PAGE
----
"The implications of this case reach far beyond India, and far beyond this particular cancer drug," said Leena Menghaney, from the aid group Doctors Without Borders. "Across the world, there is a heavy dependence on India to supply affordable versions of expensive patented medicines."
With no costs for developing new drugs or conducting expensive trials, India's $26 billion generics industry is able to sell medicine for as little as one-tenth the price of the companies that developed them, making India the second-largest source of medicines distributed by UNICEF in its global programs.
Indian pharmaceutical companies such as Cipla, Cadila Laboratories and Lupin have emerged over the past decade as major sources of generic cancer, malaria, tuberculosis and AIDS drugs for poor countries that can't afford to pay Western prices.
The 6-year-old case that just wrapped up in the Supreme Court revolves around a legal provision in India's 2005 patent law that is aimed at preventing companies from getting fresh patents for making only minor changes to existing medicines — a practice known as "evergreening."
Novartis' argued that a new version of Glivec — marketed in the U.S. as Gleevec — was a significant change from the earlier version because it was more easily absorbed by the body.
India's Patent Controller turned down the application, saying the change was an obvious development, and the new medicine was not sufficiently distinct from the earlier version to warrant a patent extension.
Patient advocacy groups hailed the decision as a blow to "evergreening."
But Western companies argued that India's generic manufacturers were cutting the incentive for major drug makers to invest in research and innovation if they were not going to be able to reap the exclusive profits that patents bring.
"This case is about safeguarding incentives for better medicines so that patients' needs will be met in the future," says Eric Althoff, a Novartis spokesman.
International drug companies have accused India of disregarding intellectual property rights, and have pushed for stronger patent protection that would weaken India's generics industry.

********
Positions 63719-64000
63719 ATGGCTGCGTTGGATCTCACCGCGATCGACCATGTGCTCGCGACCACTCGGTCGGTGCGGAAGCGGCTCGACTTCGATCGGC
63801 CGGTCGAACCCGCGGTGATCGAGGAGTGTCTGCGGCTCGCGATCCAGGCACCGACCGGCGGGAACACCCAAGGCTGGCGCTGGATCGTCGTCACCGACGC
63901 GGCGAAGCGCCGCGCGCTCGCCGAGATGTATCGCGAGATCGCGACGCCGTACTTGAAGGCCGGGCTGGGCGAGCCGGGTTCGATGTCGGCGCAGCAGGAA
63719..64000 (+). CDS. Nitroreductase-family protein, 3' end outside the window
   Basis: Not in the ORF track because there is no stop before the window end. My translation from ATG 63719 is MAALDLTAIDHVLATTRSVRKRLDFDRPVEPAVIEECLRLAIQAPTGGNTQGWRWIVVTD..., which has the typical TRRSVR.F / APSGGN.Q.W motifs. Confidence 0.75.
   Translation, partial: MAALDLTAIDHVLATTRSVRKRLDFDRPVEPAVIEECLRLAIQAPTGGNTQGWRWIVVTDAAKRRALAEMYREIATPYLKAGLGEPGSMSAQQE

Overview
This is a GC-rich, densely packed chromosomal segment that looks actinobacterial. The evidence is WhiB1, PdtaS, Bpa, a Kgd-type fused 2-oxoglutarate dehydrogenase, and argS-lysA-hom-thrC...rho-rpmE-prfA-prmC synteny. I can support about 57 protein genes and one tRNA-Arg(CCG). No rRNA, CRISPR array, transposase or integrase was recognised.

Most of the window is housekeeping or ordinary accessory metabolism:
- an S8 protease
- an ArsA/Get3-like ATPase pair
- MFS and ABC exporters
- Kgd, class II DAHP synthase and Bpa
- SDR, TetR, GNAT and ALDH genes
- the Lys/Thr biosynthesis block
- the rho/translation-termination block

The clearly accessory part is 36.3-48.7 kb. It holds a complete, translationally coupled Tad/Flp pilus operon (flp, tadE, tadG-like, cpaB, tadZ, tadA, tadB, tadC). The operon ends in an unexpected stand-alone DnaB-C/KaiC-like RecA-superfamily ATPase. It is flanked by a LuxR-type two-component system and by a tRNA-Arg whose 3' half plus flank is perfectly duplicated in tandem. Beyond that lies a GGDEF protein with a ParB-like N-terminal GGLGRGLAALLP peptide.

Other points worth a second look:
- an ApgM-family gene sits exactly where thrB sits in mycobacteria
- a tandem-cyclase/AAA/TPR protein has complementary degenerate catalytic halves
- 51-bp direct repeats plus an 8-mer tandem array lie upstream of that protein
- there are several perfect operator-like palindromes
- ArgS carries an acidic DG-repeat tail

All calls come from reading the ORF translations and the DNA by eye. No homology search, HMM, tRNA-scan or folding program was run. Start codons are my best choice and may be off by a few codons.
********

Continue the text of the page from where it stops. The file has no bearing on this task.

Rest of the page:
Earlier this year, an Indian manufacturer was allowed to produce a far cheaper version of the kidney and liver cancer treatment sorefinib, manufactured by Bayer Corp.
Bayer was selling the drug for about $5,600 a month. Natco, the Indian company, said its generic version would cost $175 a month, less than 1/30th as much. Natco was ordered to pay 6 percent in royalties to Bayer.
Novartis says the outcome of the new case will not affect the availability of generic versions of Glivec because it is covered by a grandfather clause in India's patent law. Only the more easily absorbed drug would be affected, Althoff said, adding that its own generic business, Sandoz, produces cheap versions of its drugs for millions across the globe.
Public health activists say the question goes beyond Glivec to whether drug companies should get special protection for minor tweaks to medicines that others could easily have uncovered.
"We're looking to the Supreme Court to tell Novartis it won't open the floodgates and allow abusive patenting practices," said Eldred Tellis, of the Sankalp Rehabilitation Centre, a private group working with HIV patients.
The court's decision is expected to be a landmark that will influence future drug accessibility and price across the developing world.
"We're already paying very high prices for some of the new drugs that are patented in India," said Petros Isaakidis, an epidemiologist with Doctors Without Borders. "If Novartis' wins, even older medicines could be subject to patenting again, and it will become much more difficult for us in future to provide medicines to our patients being treated for HIV, hepatitis and drug resistant TB."